Which is why it was important to complete the Genoharadan quests first. Finding the three targets on various planets isn't too challenging, and by this point Simon was getting pretty strong with his Dark Force powers. Each taken out, I returned to Hulas on Manaan and told him of my victories. And it turned out the sneaky bugger had tricked me into killing the other three leaders of the Genoharadan, so he'd be in charge. That meant a trip to Tatooine to fight him to the death, which I guess makes me the boss of that organisation. Sadly it's so shadowy and secret, I'd never know who to boss around, so that became a bit of an anticlimax, if a useful source for gathering Darkness.
My next destination was the ludicrously spelt Kashyyyk, home of the Wookiees. It was interesting to see quite how much more polarised the good/evil choices were here, thanks to the presence of the Czerka Corporation - the smuggling criminals who had been making Taris such a hellhole even before the Sith turned up. Things were bad on Kashyyyk, the Wookiees being rounded up and sold into slavery by the corrupt Czerka officers, with the help of their stooge leaders. Analogous to the slaving operations performed in Africa, the Czerka maintain order on the planet by supporting friendly chieftains in leadership positions of the local tribes, providing them with arms to keep power, and having them teach the Wookiees to speak Galactic Basic, so slavers wouldn't need to speak Wookiee. These echoes of our own revolting past remove the subtlety of taking sides. Or, you know, make it easier to pick the evil choices.
It's interesting how picking the evil choice that destroys a woman's life, or kills an innocent, or sees families slaughter each other, has a very different emotional effect than aiding the enslavement of an innocent tribal race. All are obviously deeply evil, but I think I'm able to compartmentalise the more individual actions more easily, mentally filing them under "terrible thing I did in a game". Even though polluting the Kolto would have devastating effects across the entire galaxy, I think it's still pretend enough to laugh off. Oppression struck deeper. I was still delighting in making the evil choices, but here on Kashyyyk I was feeling those familiar pangs from the first third of the game again.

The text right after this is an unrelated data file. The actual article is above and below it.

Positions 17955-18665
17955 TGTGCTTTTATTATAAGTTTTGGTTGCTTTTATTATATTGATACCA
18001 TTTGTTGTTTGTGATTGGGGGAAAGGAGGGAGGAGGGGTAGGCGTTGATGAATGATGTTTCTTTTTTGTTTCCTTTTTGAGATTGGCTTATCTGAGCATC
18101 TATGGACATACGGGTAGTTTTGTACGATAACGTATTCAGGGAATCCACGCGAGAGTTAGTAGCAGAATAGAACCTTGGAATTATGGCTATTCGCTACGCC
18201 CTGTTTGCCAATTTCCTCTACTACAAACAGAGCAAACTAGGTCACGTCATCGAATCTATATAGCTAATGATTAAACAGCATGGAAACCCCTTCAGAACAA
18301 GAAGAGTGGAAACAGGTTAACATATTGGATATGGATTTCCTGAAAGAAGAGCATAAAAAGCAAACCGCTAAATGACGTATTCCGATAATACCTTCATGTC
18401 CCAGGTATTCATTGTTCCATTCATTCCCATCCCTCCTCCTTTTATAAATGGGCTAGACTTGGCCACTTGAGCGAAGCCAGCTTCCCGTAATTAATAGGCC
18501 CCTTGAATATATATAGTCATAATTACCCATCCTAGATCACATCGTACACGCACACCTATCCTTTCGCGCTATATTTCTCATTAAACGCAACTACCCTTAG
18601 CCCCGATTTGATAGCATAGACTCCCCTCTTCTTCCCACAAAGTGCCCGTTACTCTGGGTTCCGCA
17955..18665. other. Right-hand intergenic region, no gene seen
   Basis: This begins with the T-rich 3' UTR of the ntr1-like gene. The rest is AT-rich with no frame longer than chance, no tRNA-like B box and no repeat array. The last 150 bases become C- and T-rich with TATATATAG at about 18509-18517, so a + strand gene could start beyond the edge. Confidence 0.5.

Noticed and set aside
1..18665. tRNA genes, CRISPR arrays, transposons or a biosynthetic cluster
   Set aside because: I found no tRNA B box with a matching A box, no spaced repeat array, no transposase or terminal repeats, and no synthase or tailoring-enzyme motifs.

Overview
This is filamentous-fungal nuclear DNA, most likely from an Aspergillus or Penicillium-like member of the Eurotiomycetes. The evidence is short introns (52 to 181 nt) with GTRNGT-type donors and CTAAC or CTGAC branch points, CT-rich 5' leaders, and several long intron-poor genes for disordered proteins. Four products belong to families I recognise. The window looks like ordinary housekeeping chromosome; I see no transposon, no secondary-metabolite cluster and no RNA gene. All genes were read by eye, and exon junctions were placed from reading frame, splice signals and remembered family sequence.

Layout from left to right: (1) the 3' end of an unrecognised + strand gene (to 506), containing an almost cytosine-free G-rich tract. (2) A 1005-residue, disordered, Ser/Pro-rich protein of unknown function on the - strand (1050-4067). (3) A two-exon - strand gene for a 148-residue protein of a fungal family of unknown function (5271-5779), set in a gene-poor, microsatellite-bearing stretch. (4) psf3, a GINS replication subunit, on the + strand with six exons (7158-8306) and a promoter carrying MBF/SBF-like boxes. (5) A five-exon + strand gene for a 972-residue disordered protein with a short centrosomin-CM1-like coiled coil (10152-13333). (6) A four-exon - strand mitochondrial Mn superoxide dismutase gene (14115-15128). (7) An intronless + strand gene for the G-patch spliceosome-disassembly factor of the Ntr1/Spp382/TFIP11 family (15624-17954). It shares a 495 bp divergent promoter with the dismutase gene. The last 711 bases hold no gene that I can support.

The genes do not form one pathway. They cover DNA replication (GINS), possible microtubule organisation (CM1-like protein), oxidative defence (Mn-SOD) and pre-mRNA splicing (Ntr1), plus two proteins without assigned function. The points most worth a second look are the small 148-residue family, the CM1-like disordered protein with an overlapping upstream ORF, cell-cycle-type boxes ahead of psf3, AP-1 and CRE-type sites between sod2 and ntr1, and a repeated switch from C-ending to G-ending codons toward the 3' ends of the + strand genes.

It turns out Zaalbar, the Wookiee in your party, is the son of the deposed leader, said by the new chieftain to have gone insane. There is an opportunity to not only recover his life and dignity, but drive Czerka from the planet entirely, ending the slaving operation. I didn't do that. I helped the puppet government by ensuring Zaalbar's father would never see power again, further entrenched Czerka, but worst of all, convinced Zaalbar that it was all for the best. I brainwashed a good man into believing in terrible things.
Along the way I convinced a man to dedicate his entire life to meaningless vengeance, left the innocent Wookiee Grrrwahrr to die of starvation in a cage in the middle of a swamp, helped cause a species to become extinct, and after having hermit Jedi Jolee Bindo join my group and tell me his story, replied, "I hate you, old man."
I'd left Korriban for last, as it was the home of the Sith Academy, and I wanted to be as evil as possible when I reached it. If I was going to win the competition for a place in the academy, I was going to win it with style. Of course, before I reached the planet there was a slightly revelatory diversion. If you've not played KOTOR, and are still hoping to after reading the last six and a half thousand words about it, this is where to stop reading until you're done. This is the big twist, and you'll spoil the whole thing for yourself if you read any further.